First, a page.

7023078: Security Vulnerability: “L1 Terminal Fault” (L1TF) ??? Hypervisor Information (CVE-2018-3620, CVE-2018-3646, XSA-273).

Full mitigation for this issue requires a combination of hardware and software changes. Depending on the guest type, software changes may be required at both the Hypervisor and guest level.

Updated Intel microcode (provided through your hardware / BIOS vendor or by SUSE) introduces a new feature called “flush_l1d”. Hypervisors and bare-metal kernels use this feature to flush the L1 data cache during operations which may be susceptible to data leakage (e.g. when switching between VMs in Hypervisor environments).

Software mitigations exist for the Linux Kernel and for Hypervisors. These mitigations include support for new CPU features, passing these features to guests, and support for enabling/disabling/tuning the mitigations. Recommended mitigations vary depending on the environment.

For the Linux kernel (on both bare metal and virtual machines) L1TF mitigation is controlled through the “l1tf” kernel boot parameter. For complete information on this parameter, see TID 7023077.

KVM

For KVM host environments, mitigation can be achieved through L1D cache flushes, and/or disabling Extended Page Tables (EPT) and Simultaneous MultiThreading (SMT).

The L1D cache flush behavior is controlled through the “kvm-intel.vmentry_l1d_flush” kernel command line option:

kvm-intel.vmentry_l1d_flush=always

The L1D cache is flushed on every VMENTER.

kvm-intel.vmentry_l1d_flush=cond

The L1D cache is flushed on VMENTER only when there can be leak of host memory between VMEXIT and VMENTER. This could still leak some host data, like address space layout.

kvm-intel.vmentry_l1d_flush=never

Disables the L1D cache flush mitigation.

The default setting here is “cond”.

The l1tf “full” setting overrides the settings of this configuration variable.


L1TF can be used to bypass Extended Page Tables (EPT). To mitigate this risk, it is possible to disable EPT and use shadow pages instead. This mitigation is available through the “kvm-intel.enable_ept” option:
kvm-intel.enable_ept=0

The Extended Page tables support is switched off.
As shadow pages are much less performant than EPT, SUSE recommends leaving EPT enabled, and use L1D cache flush and SMT tuning for full mitigation.


To eliminate the risk of untrusted processes or guests exploiting this vulnerability on a sibling hyper-thread, Simultaneous MultiThreading (SMT) can be disabled completely.

SMT can be controlled through kernel boot command line parameters, or on-the-fly through sysfs:

On the kernel boot command line:

nosmt

SMT is disabled, but can be later reenabled in the system.

nosmt=force

SMT is disabled, and can not be reenabled in the system.

If this option is not passed, SMT is enabled. Any SMT options used with the “l1tf” kernel parameter option overrides this “nosmt” option.


SMT can also be controlled through sysfs:

/sys/devices/system/cpu/smt/control

This file allows to read the current control state and allows to disable or (re)enable SMT.

Possible states are:

on

SMT is supported and enabled.

off

SMT is supported, but disabled. Only primary SMT threads can be onlined.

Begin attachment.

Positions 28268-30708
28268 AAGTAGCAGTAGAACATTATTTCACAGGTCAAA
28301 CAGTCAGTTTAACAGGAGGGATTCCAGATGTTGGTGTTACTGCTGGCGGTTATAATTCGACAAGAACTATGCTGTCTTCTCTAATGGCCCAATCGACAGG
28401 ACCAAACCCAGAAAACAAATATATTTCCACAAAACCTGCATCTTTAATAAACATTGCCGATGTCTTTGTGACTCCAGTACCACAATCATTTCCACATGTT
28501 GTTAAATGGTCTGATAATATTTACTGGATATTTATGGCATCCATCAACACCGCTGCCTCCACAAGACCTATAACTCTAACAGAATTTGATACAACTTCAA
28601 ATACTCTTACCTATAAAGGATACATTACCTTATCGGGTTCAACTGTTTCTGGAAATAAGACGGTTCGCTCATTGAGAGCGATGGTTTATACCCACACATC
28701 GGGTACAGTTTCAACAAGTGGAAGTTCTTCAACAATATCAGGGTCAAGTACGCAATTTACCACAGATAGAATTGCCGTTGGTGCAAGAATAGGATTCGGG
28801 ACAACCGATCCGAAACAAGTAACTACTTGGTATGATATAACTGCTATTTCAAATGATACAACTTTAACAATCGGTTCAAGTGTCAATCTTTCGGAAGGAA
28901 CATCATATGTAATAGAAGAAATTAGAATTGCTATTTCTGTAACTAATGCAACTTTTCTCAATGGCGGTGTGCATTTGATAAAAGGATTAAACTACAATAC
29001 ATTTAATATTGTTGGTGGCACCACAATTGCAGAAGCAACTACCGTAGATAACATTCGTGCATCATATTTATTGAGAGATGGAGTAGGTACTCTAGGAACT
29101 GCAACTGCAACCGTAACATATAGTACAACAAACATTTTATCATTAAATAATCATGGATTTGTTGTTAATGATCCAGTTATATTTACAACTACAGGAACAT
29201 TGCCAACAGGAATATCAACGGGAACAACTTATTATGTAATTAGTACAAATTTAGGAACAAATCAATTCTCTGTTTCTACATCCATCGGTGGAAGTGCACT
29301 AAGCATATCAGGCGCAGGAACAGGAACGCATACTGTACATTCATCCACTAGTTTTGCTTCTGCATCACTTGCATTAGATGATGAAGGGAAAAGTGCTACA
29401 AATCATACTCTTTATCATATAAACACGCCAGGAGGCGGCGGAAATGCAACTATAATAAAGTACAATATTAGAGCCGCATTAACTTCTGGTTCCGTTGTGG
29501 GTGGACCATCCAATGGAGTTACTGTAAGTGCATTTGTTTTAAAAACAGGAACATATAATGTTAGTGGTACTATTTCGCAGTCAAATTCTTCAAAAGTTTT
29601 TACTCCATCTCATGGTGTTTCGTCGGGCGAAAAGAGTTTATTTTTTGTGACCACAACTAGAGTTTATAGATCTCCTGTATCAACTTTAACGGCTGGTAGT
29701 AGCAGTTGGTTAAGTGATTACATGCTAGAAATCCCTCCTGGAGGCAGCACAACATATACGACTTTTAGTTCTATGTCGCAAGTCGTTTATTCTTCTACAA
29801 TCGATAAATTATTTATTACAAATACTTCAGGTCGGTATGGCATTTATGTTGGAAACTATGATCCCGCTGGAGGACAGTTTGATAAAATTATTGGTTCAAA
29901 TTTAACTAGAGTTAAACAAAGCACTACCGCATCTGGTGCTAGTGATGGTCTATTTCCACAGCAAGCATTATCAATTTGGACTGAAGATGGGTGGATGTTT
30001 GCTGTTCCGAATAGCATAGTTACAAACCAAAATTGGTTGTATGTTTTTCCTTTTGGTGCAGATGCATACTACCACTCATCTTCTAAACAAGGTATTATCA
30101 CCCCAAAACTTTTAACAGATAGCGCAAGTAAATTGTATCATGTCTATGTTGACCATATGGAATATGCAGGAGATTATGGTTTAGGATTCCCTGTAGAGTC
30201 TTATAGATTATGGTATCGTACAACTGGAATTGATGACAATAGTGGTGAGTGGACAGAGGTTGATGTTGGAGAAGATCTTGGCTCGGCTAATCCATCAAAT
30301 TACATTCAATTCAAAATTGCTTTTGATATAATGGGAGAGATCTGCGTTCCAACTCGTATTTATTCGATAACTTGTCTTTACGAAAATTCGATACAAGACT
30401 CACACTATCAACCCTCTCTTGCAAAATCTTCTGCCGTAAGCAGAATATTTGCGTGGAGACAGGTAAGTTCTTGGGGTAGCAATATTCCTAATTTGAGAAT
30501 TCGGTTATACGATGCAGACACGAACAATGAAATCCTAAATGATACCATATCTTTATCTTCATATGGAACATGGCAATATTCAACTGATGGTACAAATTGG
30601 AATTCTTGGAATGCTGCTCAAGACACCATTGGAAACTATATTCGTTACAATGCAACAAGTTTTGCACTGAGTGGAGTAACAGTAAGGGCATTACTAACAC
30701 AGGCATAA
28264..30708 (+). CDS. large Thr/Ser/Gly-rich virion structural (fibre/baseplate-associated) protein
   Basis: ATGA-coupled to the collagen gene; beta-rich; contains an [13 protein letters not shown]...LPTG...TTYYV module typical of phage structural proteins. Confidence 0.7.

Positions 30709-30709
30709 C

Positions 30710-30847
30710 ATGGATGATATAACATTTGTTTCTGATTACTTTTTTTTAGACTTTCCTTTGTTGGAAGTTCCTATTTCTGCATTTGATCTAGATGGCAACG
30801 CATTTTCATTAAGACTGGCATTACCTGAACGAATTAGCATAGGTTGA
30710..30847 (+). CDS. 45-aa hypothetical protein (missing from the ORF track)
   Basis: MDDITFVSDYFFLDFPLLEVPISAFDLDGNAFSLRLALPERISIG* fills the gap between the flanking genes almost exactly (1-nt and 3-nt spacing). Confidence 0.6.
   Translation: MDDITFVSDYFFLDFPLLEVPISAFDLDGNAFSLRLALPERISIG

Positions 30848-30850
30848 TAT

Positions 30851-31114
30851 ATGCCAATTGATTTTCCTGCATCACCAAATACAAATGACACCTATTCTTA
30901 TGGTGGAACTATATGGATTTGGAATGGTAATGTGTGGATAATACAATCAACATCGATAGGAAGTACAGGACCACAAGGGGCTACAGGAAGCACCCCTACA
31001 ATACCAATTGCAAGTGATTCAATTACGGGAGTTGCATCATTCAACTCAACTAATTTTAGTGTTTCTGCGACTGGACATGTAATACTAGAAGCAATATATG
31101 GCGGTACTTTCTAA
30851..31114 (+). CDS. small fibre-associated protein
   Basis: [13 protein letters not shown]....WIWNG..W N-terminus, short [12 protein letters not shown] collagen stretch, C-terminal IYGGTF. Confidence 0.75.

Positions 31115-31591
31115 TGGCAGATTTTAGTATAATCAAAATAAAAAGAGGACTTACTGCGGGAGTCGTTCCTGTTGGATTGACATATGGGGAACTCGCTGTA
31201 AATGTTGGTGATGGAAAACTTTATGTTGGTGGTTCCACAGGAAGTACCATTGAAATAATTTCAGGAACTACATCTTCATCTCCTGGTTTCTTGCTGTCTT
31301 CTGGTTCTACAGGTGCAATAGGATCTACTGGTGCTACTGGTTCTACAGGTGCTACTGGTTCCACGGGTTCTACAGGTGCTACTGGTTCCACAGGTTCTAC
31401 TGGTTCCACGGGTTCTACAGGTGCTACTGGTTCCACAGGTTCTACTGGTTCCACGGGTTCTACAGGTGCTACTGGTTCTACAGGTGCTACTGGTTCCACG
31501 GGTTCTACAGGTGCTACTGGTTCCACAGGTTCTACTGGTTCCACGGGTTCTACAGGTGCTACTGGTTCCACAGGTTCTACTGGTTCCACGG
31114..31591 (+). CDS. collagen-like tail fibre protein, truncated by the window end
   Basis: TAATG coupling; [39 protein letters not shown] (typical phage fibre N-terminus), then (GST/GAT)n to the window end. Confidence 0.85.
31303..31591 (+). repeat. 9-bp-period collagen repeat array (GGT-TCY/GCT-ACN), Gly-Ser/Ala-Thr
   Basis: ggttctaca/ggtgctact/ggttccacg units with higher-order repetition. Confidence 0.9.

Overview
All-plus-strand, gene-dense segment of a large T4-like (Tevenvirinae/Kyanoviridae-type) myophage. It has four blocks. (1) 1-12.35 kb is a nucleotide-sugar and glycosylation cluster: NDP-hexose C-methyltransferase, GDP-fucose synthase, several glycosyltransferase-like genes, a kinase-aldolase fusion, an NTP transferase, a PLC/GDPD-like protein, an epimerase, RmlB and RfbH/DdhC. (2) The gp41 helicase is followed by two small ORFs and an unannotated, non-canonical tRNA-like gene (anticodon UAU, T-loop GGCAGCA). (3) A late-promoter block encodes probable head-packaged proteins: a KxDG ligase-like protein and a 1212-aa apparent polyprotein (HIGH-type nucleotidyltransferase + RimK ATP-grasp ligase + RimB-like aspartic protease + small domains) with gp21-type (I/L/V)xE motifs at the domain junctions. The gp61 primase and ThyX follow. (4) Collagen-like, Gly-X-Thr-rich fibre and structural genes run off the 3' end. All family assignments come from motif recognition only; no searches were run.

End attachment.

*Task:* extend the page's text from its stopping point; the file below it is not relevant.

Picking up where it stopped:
forceoff

SMT is supported, but disabled. Further control is not possible.

notsupported

SMT is not supported.

Potential values that can be written into this file:

on

off

forceoff

/sys/devices/system/cpu/smt/active

This file contains the state of SMT, if it is enabled and active, where active means that multiple threads run on 1 core.

Xen

For Xen hypervisor environments, mitigation is enabled by default and varies based on guest type. Manual adjustment of the “smt=” parameter is recommended, but the remaining parameters are best left at default values.A description of all relevant parameters are provided in the event any changes are necessary.

PV guests achieve mitigation at the Xen Hypervisor level. If a PV guest attempts to write an L1TF-vulnerable PTE, the hypervisor will force shadow mode and prevent the vulnerability. PV guests which fail to switch to shadow mode (e.g. due to a memory shortage at the hypervisor level) are intentionally crashed.

pv-l1tf=[ <bool>, dom0=<bool>, domu=<bool> ]

By default, pv-l1tf is enabled for DomU environments and, for stability and performance reasons, disabled for Dom0.

HVM guests achieve mitigation through a combination of L1D flushes, and disabling SMT.

spec-ctrl=l1d-flush=<bool>

This parameter determines whether or not the Xen hypervisor performs L1D flushes on VMEntry. Regardless of this setting, this feature is virtualized and passed to HVM guests for in-guest mitigation.

smt=<bool>
This parameter can be used to enable/disable SMT from the hypervisor. Xen environments hosting any untrusted HVM guests, or guests not under the full control of the host admin, should either disable SMT (through BIOS or smt=<bool> means), or ensure HVM guests use shadow mode (hap=0) in order to fully mitigate L1TF. It is also possible to reduce the risk of L1TF through the use of CPU pinning, custom CPU pools and/or soft-offlining of some hyper-threads.
These approaches are beyond the scope of this TID, but are documented in the standard Xen documentation.

WARNING – The combination of Meltdown mitigation (KPTI) and shadow mode on hardware which supports PCID can result in a severe performance degradation.

NOTE – Efforts are ongoing to implement scheduling improvements that allow hyper-thread siblings to be restricted to threads from a single guest. This will reduce the exposure of L1TF, and the requirement to disable SMT in many environments.

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AppLayering 4.x – OS layer creation fails with error “An error occurred. The required file ‘OSType.txt’ was not found on your OS disk. Please obtain the application layering OS machine tools, run ‘Setup_x64.exe’ on your OS image”

AppLayering only supports MBR and Hyper-V Generation 1 machines. It does not supports GPT and Generation 2 machines.

Capture ELM logs and in camlogfile we could see, if GPT is being used.

2017-11-17 11:43:46,085 INFO Threadpool worker Shell: EXEC: Device Boot Start End Blocks Id System

2017-11-17 11:43:46,085 INFO Threadpool worker Shell: EXEC: /dev/nbd1279p1 1 4294967295 2147483647+ ee GPT

Note: App Layering will only look at the first partition or two, so if we are running setup64.exe and it’s saving on a 3rd or 4th partition, it’ll never look at that partition by design, so it will never find ostype.txt there.

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How to Perform Reverse Imaging on a Provisioning Services Target Device for Windows and its Applicable Usages